Monday, January 29, 2024

HOW CAN A BOOK HAVE NO AUTHOR? (in which I interview myself)

Image by <a href="">OpenClipart-Vectors</a> from <a href="">Pixabay</a>
My new novel is called A Book with No Author (see the cover in the right-hand column). Like a child just launching into the big wide world, this book is very demanding. It’s asking for support. It wants me to talk about it more, so I will heed its wishes. Maybe the best way is to do something that could almost be a scene from the novel, in which identities are multiple. I’ll interview myself. Or rather, BR1 will interview BR2.

BR1: A book without an author? Is this a joke?

BR2: Hold on. Let’s do this without a condescending attitude.

BR1: Okay, my apologies. Why the paradoxical title?

BR2: I like paradox, so it’s a title that would appeal to me as a reader. It may seem that I’m negating myself as an author, and maybe that’s true because sometimes it seems that stories come out of the ether rather than out of the lump of gray matter inside my skull. I often wonder, what is authorship, exactly? Is it really creation from scratch or is it something more like taking dictation from the cosmos?

BR1: Maybe those are the same thing.

BR2: Maybe. But to bring the title a little more down to earth—there is a book within the book, an abandoned manuscript whose author can’t be found. The search for the elusive author is a central plot element of the novel.

BR1: Hmm…a search for the author. Sounds like a metaphor.

BR2: Well, I want readers to interpret it in whatever way appeals to them. The book is also an exploration of identity, as well as—

BR1: So it’s a metaphysical detective story. I heard that’s a thing.

BR2: Okay, I guess it could fit that category. I don’t like categories, but apparently books require one these days. I was just going to add that this novel is also a story about people’s everyday struggles with relationships, family, work, substance abuse, religion. And place.

BR1: Where is the story set?

BR2: It takes place mostly in Manhattan and New Jersey, and there are several significant scenes out west in Utah. The final section is set in the town of Woodstock, New York, where I live. And where you live, too.

BR1: Of course. And I happen to know that there is a character in the book with my name. Which is also your name. What’s up with that?

BR2: I like playing little metafictional games, like we sometimes see in Nabokov’s work, Paul Auster’s work, and others. It makes writing more fun for me. And for readers as well—maybe they have a richer, more multi-layered experience, when they can wonder about the fuzzy borderline between truth and fiction, and think about other things besides the plot.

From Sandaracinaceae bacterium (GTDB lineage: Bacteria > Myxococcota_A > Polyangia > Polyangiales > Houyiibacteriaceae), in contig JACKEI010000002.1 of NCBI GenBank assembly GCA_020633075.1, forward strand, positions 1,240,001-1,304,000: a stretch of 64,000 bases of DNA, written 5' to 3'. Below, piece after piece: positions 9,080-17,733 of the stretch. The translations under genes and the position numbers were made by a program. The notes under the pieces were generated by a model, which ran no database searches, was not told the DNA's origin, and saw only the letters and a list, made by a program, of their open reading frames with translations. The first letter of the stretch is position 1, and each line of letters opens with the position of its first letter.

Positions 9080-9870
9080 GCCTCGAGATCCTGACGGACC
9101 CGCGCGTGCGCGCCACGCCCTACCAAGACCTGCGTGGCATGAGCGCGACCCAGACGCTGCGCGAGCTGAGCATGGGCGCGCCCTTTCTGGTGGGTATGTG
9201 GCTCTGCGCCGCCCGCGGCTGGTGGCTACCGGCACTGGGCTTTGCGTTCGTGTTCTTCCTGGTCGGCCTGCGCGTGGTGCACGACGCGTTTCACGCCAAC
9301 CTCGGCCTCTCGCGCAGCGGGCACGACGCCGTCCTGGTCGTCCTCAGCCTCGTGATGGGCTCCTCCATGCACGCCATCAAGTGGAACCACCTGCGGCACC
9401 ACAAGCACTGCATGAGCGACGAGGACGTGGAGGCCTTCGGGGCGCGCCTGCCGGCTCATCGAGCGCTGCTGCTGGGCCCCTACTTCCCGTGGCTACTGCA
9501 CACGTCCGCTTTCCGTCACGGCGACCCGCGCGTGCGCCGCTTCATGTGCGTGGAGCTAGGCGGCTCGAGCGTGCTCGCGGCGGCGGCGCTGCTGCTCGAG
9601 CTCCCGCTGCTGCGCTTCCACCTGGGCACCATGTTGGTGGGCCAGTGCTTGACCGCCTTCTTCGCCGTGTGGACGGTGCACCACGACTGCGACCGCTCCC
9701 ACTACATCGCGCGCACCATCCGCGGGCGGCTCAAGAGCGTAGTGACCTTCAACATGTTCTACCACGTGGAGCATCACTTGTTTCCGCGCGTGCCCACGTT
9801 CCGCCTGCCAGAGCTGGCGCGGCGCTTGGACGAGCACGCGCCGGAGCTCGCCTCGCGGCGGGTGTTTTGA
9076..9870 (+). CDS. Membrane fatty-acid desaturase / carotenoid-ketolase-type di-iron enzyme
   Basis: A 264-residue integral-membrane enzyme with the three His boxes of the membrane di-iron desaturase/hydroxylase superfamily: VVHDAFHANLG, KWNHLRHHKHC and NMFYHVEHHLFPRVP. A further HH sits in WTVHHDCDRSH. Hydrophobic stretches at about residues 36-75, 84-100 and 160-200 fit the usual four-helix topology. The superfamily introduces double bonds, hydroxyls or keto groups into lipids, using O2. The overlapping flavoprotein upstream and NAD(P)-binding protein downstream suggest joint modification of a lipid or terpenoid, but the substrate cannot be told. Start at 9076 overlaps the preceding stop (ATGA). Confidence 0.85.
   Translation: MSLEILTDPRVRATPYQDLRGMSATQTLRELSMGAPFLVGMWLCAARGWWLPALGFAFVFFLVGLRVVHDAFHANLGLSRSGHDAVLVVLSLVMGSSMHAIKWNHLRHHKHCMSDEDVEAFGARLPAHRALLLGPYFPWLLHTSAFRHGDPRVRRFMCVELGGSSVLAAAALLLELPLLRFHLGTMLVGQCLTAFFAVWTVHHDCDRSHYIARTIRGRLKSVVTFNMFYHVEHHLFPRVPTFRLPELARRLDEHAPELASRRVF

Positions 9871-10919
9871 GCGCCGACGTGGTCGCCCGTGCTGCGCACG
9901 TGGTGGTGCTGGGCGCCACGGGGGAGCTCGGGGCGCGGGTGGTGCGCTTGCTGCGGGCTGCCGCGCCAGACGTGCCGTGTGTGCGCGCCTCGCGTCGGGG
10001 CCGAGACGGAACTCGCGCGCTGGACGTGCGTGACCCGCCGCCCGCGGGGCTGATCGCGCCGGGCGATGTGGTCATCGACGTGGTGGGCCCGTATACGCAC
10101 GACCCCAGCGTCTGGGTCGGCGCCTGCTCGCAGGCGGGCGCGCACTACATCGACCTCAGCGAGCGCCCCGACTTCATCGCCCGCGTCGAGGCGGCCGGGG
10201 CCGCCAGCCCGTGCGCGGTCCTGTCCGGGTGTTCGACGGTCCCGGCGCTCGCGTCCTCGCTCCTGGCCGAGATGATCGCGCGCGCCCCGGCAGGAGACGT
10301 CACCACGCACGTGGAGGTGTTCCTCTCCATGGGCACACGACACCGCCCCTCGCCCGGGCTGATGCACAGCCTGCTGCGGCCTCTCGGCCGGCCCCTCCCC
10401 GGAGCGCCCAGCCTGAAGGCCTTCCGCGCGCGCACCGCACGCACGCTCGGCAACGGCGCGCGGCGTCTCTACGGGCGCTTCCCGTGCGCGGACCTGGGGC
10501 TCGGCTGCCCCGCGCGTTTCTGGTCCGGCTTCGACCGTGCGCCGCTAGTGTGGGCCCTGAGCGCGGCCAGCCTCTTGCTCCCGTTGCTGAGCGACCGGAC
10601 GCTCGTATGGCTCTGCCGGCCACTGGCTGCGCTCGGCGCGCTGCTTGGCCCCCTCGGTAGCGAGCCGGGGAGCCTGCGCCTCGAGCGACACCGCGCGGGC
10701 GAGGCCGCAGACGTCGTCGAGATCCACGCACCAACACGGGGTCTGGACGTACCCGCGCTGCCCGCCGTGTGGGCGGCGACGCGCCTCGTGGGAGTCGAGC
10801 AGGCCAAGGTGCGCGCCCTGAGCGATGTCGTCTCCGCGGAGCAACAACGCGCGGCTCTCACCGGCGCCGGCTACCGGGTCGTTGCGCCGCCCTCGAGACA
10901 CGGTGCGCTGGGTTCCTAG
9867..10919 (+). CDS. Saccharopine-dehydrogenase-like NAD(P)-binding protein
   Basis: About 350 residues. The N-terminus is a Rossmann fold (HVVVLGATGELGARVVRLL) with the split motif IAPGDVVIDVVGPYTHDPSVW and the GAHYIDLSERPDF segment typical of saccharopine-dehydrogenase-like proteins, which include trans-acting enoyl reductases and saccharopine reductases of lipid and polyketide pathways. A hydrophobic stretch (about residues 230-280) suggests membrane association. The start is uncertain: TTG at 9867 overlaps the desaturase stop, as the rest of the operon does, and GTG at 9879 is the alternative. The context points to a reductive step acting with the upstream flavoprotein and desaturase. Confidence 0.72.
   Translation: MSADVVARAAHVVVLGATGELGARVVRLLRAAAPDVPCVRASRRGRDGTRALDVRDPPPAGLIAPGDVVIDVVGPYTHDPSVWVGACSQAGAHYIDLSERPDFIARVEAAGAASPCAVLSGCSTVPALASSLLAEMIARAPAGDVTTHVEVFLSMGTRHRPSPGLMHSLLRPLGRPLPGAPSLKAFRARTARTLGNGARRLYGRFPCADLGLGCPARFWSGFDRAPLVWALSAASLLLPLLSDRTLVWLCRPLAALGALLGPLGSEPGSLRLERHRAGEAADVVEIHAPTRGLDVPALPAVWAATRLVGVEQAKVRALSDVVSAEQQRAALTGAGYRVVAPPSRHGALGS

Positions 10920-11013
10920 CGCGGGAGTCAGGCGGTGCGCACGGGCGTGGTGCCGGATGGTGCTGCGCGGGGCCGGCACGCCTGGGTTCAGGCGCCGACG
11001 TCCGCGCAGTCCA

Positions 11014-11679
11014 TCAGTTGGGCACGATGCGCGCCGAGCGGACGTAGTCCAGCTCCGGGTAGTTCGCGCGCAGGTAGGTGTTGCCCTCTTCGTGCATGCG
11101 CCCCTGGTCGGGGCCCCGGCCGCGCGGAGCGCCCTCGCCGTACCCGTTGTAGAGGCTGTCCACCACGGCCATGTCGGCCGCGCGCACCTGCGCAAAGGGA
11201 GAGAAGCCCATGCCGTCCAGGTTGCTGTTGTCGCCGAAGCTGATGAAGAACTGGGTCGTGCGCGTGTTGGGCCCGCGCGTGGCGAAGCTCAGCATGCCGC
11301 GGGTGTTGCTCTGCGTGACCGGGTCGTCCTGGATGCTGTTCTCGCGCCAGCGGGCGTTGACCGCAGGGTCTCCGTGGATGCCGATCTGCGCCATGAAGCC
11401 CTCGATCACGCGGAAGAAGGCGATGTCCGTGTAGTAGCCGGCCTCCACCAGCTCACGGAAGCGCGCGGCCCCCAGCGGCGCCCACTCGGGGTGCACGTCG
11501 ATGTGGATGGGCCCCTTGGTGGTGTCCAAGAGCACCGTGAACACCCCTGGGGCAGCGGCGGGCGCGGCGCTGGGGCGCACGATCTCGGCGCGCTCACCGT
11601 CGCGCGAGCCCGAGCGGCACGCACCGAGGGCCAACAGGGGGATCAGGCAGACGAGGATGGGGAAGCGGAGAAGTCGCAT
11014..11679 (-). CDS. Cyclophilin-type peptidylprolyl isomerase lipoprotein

BR1: You still haven’t actually said much about the plot of your novel.

BR2: Well, it’s rather convoluted. In the book within the book, a freelance videographer in New York City, recovering from a difficult divorce, discovers that someone else has written and published fiction about his private life. This puts him into a spiral of dysfunction that exacerbates the pre-existing problems with his ex, his kids, his livelihood, his own self-image. On another level, the man who reads this story in a manuscript that arrived in the mail by mistake, also becomes obsessed with finding the author, and encounters his own set of problems.

BR1: Sounds a bit like 3D chess or something.

BR2: Well, one reader called it a Rubik’s Cube, which I like, but it’s much more than just a puzzle to be solved. She also said it was “tenderly invested in characters,” which is what I hope to do in all my work. To ground it in human issues, and then take flights of fancy that question reality, et cetera.

BR1: This all seems to be an exercise in poioumenon.

BR2: In what? Did you just make up that word?

BR1: No, it’s a real thing. Poioumenon. It refers to a specific type of metafiction in which the story deals with the process of creation.

BR2: Okay, if you say so. I like it!

Thanks for reading. To learn more, please visit the Recital Publishing website.

To hear me narrate an excerpt from the book, as well as answer some real interview questions, I hope you’ll relax for a half hour and listen to this episode of The Strange Recital podcast: